Mapping Patterns and Correlates of in-Vivo Social Interactions of Adults with and without ASD Via Ecological Momentary Assessment

Poster Presentation
Thursday, May 10, 2018: 5:30 PM-7:00 PM
Hall Grote Zaal (de Doelen ICC Rotterdam)
A. H. Gerber1, S. B. Scott2, M. Finsaas2, J. M. Girard3 and M. D. Lerner2, (1)Stony Brook University, Stony Brook, NY, (2)Psychology, Stony Brook University, Stony Brook, NY, (3)Psychology, University of Pittsburgh, Pittsburgh, PA
Background: Research suggests that adults with Autism Spectrum Disorder (ASD) have limited social interactions, both in number and in normative patterning of such interactions (i.e., socializing when others prefer to do so); however, these data are almost exclusively provided via caregiver interview (Orsmond, Krauss, & Seltzer, 2004). Indeed, to date virtually no research has directly examined whether adults with ASD have limited social contact. Ecological momentary assessments (EMA) collected via smartphone represent a method of enhancing reporting accuracy through reducing retrospective biases. Only one study has addressed the social interactions of individuals with ASD using EMA, indicating low levels of social participation relative to other activities (Chen et al., 2017). Caregiver report indicates that age, ASD symptom severity, and functional impairment significantly predict total social interactions for adults with ASD (Orsmond et al., 2004); likewise, recent work suggests that alexithymia may be a particularly strong predictor of social-emotional deficits in ASD (Cook et al., 2013).

Objectives: We investigated patterns and predictors of social interactions in adults with ASD over one week. We hypothesized that individuals with ASD would report fewer total social interactions. Additionally, we hypothesized that alexithymia and ASD severity would negatively relate with number of social interactions, while IQ (proxy for functional impairment) would positively relate with interactions, when controlling for age.

Methods: Seventy-seven adults (26 ASD, 34%), ages 18 to 47 years (M=22.50 years, SD=5.84; 34 male, 44%) completed an EMA protocol in which they reported all social interactions via their smartphone over one week. Participants received 12 random-interval reminders each day between 9 am and 9 pm. Participants completed measures of ASD symptomatology (AQ; Baron-Cohen et al., 2001), IQ (K-BIT; Kaufman & Kaufman, 2004), and alexithymia (TAS; Parker, Taylor, & Bagby, 2003) prior to the EMA period.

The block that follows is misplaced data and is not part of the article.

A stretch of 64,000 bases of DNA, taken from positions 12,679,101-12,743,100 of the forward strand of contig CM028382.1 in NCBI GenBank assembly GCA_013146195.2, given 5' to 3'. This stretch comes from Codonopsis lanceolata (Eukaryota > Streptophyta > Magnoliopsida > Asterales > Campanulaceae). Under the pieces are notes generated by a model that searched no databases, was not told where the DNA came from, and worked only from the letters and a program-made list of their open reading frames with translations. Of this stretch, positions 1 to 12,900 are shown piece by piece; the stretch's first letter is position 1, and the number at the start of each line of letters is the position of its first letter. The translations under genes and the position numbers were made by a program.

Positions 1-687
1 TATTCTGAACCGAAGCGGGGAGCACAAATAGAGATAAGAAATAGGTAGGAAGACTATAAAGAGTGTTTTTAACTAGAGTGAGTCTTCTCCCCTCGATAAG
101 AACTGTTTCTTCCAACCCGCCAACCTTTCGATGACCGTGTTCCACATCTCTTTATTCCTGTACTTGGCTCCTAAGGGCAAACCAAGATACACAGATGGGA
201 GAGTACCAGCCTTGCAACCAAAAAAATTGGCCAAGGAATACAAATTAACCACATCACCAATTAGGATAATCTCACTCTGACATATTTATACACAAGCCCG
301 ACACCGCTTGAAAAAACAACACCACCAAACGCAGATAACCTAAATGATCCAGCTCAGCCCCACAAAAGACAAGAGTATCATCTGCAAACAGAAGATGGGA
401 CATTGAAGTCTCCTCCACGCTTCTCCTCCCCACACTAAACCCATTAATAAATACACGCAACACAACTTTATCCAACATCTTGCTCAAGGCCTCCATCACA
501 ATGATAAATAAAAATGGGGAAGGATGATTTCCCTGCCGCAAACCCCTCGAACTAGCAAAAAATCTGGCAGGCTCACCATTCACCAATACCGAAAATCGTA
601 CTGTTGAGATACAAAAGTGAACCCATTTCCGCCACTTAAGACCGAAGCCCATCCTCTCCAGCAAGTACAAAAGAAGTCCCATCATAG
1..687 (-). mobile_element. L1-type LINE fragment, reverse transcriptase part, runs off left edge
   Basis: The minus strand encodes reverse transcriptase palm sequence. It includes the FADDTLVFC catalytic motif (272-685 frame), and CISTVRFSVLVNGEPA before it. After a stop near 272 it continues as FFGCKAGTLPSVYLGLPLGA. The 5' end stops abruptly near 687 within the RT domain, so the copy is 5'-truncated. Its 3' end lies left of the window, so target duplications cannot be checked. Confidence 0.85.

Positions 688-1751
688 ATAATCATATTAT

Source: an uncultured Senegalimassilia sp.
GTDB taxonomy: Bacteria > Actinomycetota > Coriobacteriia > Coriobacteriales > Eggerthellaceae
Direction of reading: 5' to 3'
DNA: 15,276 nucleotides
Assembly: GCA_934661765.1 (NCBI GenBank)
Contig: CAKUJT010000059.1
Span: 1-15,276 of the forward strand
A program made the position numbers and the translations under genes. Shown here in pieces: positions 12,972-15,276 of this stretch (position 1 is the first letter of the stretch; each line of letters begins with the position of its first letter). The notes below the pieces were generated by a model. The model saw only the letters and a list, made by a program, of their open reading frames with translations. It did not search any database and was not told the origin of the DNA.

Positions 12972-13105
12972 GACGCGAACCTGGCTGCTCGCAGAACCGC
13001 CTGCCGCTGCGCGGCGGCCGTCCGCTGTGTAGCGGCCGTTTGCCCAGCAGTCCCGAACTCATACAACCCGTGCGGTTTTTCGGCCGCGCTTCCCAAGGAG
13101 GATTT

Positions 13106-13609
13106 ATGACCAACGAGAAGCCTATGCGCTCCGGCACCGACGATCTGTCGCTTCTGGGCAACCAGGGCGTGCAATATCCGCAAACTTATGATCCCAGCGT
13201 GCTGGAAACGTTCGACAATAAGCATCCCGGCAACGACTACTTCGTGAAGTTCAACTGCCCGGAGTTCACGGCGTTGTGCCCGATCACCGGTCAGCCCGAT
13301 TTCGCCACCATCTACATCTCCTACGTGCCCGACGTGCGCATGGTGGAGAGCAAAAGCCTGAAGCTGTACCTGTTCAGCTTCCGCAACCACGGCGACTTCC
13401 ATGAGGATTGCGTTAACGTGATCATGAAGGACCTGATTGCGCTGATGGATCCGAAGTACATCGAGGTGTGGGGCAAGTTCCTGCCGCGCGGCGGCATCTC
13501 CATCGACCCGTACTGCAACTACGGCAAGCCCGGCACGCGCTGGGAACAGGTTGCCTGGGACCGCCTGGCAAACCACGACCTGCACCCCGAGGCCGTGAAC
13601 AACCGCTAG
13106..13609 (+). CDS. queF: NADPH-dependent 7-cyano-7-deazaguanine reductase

Results: Results demonstrated no difference in total number of social interactions between participants with ASD (M=50.25, SD=37.96) and those without ASD (M=48.04, SD=25.80), t(27.11)=0.24, p= .81. Nonetheless, participants with ASD appeared to have more variation in their total interaction counts (see Figure 1). Negative binomial regression was used to examine predictors of total interaction counts. Age, gender, IQ, ASD severity, and alexithymia severity were entered into the model. Results indicated that alexithymia and age were significant predictors of the total number of interactions (both ps <.04; see Figure 2).

Conclusions: This is the first study to map patterns of in-vivo social interactions of adults with ASD in comparison to typically developing adults. We found no difference in the total number of social interactions between adults with and without ASD; however, high variability among individuals with ASD suggests that individual differences may best account for anecdotal reports of reduced social interaction among those with ASD. Through use of a novel measure of social activity, findings extend recent research indicating alexithymia, not ASD symptom severity, may drive social isolation for individuals with ASD (Shah et al., 2016). Given the high levels of alexithymia in ASD (Hill, Berthoz, & Frith, 2004), pre-treatment levels are an important factor when implementing social skills interventions.